Anyone who has ever needed Magnetic Resonance Imaging (MRI) knows there is a lot of technology involved. Moving into the heart of an MRI scanner, along an imposing white tunnel, there are strong magnetic fields and radio waves producing detailed images of inside the body. These images are integral to a doctor’s diagnosis of injury and disease. MRI is particularly helpful for allowing doctors to take a closer look at soft tissue, ligaments, the spinal cord and brain.
When scientists are creating new drugs, they too need to look inside the proteins that the chemicals they’re working on interact with, to see what’s working and what isn’t.
But that process is difficult, as the technology available isn’t able to look clearly enough at the microscopic details of a single protein molecule and so there is much that remains unknown about many drug treatments, even those approved for use by the public.
Now, a group of Australian scientists who usually work on quantum computing have used their understanding of atoms – the tiny building blocks of molecules - to design a radically miniaturised MRI machine that could be used to create more effective drug treatments for a whole range of diseases.
Capable of imaging the structure of a single bio-molecule, such as proteins, this new system could overcome current technological restrictions and provide an important new tool for drug discovery.
Professor Lloyd Hollenberg, the Thomas Baker Chair in Physical Biosciences at the University of Melbourne, led this project and worked closely with researchers at the ARC Centre of Excellence for Quantum Computation and Communication Technology (CQC2T) to design the mini MRI, which they call a quantum molecular microscope.
“Determining the structure of bio-molecules, such as proteins, can often be a barrier to the development of new drugs,” Prof Hollenberg said.
“By using these quantum sensors to image individual atoms within a bio-molecule, we hope to overcome several issues in conventional biomolecule imaging of a single protein to learn how it might interact with a drug molecule.”
The team proposed the use of atomic-sized quantum bits (qubits), which are normally associated with the development of quantum computers, but here would be employed as highly sensitive quantum sensors to image the individual atoms in a bio-molecule.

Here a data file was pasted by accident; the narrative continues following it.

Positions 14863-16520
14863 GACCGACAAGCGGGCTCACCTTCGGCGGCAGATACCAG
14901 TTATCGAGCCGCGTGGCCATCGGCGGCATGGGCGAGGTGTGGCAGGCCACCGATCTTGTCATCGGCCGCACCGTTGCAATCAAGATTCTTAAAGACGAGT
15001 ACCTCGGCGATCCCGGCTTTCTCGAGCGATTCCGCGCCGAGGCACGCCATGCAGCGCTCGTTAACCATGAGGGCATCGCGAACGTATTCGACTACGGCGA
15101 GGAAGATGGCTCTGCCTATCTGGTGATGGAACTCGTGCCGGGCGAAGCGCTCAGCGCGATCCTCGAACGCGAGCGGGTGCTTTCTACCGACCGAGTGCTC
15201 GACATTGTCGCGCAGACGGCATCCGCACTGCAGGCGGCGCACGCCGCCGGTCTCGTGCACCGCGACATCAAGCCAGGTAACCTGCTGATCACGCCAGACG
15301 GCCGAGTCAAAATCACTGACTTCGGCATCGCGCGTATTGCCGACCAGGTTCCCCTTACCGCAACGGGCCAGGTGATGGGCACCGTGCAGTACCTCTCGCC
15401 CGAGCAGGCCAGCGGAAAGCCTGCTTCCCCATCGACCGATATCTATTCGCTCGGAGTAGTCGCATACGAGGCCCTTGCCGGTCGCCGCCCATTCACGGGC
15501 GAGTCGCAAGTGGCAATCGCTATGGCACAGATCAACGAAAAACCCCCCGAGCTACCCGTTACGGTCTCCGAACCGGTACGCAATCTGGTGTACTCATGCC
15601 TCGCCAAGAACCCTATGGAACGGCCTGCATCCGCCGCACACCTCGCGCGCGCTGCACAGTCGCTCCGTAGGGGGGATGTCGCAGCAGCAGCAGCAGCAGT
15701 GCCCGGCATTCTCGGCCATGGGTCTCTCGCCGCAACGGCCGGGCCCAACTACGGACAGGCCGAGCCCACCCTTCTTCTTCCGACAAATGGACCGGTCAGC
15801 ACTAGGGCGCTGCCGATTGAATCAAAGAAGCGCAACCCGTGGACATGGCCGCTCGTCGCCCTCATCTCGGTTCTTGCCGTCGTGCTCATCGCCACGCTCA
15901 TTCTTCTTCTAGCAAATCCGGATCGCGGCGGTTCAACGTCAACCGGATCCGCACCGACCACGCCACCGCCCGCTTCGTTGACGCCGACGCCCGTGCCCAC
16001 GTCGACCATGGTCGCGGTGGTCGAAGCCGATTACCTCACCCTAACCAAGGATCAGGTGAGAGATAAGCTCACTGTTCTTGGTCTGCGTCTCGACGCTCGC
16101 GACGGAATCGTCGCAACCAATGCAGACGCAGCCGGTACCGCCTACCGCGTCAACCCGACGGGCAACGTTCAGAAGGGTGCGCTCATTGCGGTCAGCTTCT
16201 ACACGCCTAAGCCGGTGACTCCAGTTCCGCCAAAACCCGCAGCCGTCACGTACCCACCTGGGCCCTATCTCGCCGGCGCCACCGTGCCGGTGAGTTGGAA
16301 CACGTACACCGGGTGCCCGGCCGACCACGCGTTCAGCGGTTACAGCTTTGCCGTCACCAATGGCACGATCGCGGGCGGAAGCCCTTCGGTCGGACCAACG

In quantum computing, a qubit is a unit of quantum information, the equivalent of the classical computer bit 0 or 1. The power of the qubit is that quantum mechanics allows it to exist in two states at the same time, a property which is fundamental to quantum computing and provides the sensitivity for the nano-MRI.
During the quest to create and test new drug treatments, scientists take the target proteins and turn them into crystal form. That crystal is then x-rayed and analysed to determine the protein molecules’ average structure, which is important for figuring out whether the active ingredient of the drug works.
However, the crystallisation and averaging processes may lead to important information being lost.
“Our design turned this quantum bit into a nano-MRI machine, able to image the structure of a single protein molecule. One of the benefits of the nano-MRI is that this imaging can be done in the protein’s full molecular environment,” Professor Hollenberg said.
University of Melbourne PhD student Viktor Perunicic is working on the project for his doctoral studies. “In a conventional MRI machine large magnets set up a field gradient in all three directions to create 3D images,” he says. “In our system we use the natural magnetic properties of a single atomic qubit”.
“The nano-MRI system would be fabricated on a chip, and by carefully controlling which state the qubit probe is in as it interacts with the atoms in the target molecule, we can extract information about the positions of its atoms by creating an image of the molecule’s structure.”
Although the work is theoretical, researchers are confident that this cutting-edge technology could be capable of imaging the broad shape of a protein relatively soon. Qubits with longer-lived quantum effects, such as those based in silicon, might be the optimal technology to build a quantum molecular microscope with atomic resolution for drug discovering the future.
The study was published in Nature Communications.
Banner image: Design concept for a minituarised MRI machine using atomic-scale quantum computer technology. Picture: Viktor Perunicic